{ Panthera pardus japonensis/North Chinese Leopard }


Adoptions are an ideal way of helping save some of the rarest cats in the world, whether it be the smallest wild cat, the Sri Lankan rusty spotted cat, the rarest of all big cats, the Amur leopard or the largest of big cats, the magnificent Amur tiger.

Adopting helps with the cats husbandry, including food and veterinary care when required.

As an adopter you are able to visit on one of the Supporters Afternoons run throughout the year, (one visit per 12 month adoption period); where you will be able to tour our site at your leisure, enjoy talks from the keepers followed by light refreshments. There is also the opportunity of bringing up to 4 guests for a suggested donation of £25 each.



Ta’iri was born in a litter of three (3.0) and was the only surviving cub to female Sina at Menagerie du Jardin des Plantes. He came to WHF, The Big Cat Sanctuary at just under two years old. He is a very elusive cat and much prefers to sit and watch both keepers and guests from a high vantage point, where they cannot see him! He is finally starting to come round and will now come over to greet keepers on their daily checks, even now working up the courage to take handfeeds. He is a stunning example of a North Chinese with a beautiful coloured coat.

The leopard makes up one of the five ‘big cats’ in the genus Panthera. The North Chinese leopard is one of the remaining 9 recognised sub-species of leopard. Compared to the other members of Felidae, the leopard is very short, with an un-proportionally large body and head.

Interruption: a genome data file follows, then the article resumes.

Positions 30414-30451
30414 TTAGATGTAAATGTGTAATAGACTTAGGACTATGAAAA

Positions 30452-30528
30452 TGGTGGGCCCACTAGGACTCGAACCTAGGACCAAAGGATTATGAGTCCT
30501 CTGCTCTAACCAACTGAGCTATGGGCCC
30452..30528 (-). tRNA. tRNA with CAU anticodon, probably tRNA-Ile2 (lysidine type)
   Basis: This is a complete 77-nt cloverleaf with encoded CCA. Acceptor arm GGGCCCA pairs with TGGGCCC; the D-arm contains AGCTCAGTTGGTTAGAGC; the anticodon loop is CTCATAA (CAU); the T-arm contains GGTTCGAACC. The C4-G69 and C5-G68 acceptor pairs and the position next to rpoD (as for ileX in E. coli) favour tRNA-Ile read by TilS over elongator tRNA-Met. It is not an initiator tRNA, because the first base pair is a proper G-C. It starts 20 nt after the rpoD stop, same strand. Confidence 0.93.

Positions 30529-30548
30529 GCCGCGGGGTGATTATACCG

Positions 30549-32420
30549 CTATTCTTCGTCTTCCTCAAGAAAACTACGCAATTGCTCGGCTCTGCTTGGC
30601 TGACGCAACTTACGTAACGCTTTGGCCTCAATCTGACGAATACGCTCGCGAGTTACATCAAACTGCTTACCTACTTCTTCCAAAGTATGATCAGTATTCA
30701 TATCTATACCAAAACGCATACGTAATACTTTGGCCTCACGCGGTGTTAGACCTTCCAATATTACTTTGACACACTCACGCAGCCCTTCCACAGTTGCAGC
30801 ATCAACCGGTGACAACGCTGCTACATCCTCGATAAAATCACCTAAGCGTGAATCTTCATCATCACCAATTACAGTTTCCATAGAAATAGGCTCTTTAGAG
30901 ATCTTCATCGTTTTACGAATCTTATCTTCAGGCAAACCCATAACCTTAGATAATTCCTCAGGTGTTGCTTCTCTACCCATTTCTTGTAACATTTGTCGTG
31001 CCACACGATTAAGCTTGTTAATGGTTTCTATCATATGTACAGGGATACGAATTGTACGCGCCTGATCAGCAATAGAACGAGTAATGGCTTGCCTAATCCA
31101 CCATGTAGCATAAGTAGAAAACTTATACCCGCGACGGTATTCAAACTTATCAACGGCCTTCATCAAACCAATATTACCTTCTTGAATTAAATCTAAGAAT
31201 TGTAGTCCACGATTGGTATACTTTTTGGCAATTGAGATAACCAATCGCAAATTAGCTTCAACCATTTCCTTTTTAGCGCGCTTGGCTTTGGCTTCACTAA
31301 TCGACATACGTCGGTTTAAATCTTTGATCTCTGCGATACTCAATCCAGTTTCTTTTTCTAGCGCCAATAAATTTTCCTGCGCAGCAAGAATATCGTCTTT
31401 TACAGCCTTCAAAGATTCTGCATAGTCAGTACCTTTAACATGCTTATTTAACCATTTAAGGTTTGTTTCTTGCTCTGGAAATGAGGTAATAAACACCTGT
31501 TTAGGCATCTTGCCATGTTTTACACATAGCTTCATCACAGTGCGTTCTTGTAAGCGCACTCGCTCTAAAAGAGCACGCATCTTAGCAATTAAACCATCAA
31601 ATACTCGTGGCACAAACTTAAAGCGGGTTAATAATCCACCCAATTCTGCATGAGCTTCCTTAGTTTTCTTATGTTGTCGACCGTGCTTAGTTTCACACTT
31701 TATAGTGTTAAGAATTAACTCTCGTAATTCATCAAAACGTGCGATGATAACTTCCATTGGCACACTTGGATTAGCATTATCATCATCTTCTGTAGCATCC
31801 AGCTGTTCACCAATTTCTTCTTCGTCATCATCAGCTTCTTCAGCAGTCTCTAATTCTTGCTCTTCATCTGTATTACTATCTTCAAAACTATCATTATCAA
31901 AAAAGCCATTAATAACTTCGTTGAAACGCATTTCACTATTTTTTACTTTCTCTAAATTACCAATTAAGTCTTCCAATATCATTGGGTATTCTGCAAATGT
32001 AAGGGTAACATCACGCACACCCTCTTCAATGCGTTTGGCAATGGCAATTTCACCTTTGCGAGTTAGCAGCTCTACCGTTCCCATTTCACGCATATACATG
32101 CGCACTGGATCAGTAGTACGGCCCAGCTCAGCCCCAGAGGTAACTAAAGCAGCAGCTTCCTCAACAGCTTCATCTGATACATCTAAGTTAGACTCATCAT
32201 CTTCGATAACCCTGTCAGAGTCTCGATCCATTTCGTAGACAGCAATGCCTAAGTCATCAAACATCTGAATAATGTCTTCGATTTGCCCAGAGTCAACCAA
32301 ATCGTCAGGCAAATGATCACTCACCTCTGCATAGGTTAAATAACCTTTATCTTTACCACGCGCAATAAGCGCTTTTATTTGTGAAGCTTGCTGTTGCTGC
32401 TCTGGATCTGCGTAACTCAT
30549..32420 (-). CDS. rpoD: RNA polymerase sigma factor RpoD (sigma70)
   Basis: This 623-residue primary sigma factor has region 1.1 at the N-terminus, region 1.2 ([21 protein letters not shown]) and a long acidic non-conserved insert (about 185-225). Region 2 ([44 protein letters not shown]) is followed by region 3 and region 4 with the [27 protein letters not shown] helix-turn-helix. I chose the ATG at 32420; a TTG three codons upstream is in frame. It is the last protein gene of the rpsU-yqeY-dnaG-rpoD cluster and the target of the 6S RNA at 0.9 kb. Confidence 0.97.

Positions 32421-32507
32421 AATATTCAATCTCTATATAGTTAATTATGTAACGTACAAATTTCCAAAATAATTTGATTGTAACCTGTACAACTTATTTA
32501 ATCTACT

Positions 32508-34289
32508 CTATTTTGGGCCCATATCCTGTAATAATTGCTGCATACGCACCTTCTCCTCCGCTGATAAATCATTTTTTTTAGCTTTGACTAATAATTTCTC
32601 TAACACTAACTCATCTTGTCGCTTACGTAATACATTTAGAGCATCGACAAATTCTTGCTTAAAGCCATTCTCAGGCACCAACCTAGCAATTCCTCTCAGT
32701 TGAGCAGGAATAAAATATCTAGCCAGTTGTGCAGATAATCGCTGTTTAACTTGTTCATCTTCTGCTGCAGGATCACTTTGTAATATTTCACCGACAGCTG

The coat pattern is very similar to that of a jaguar but the rosettes of a leopard are much smaller and densely packed. They are physically very similar to the Amur leopard but the coats are a slightly different shade, being almost orange in colour for some individuals. Both leopards and jaguar can be melanistic, meaning the coat appears black in colour. These animals have been historically, incorrectly, referred to as black panthers. This is much more common in Jaguar; however, and has only rarely been seen in the leopard population.

A very rare condition, called erythristicism, was noted in a wild leopard in 2008 meaning the coat has a red/strawberry coloured appearance.

The coat of the North Chinese is slightly longer than that of the other sub-species due to their native habitat being one of very cold temperature.

Historically they were thought to occupy areas of Beijing, the Ussuri region, Lanzhou and the Gobi desert. Their range is now much smaller and the population survives in small, isolated patches. As with most of the leopard sub-species, threats include loss of habitat and being killed for the fur and traditional medicine trades. Although not the biggest carnivore in their habitat, they are very successful. Well camouflaged fur, opportunistic hunting behavior and the strength to move large carcasses into trees aid them in their survival.

They are also capable of reaching speeds of up to 36mph.

Like the majority of the cat family, they are naturally solitary, only meeting when mating.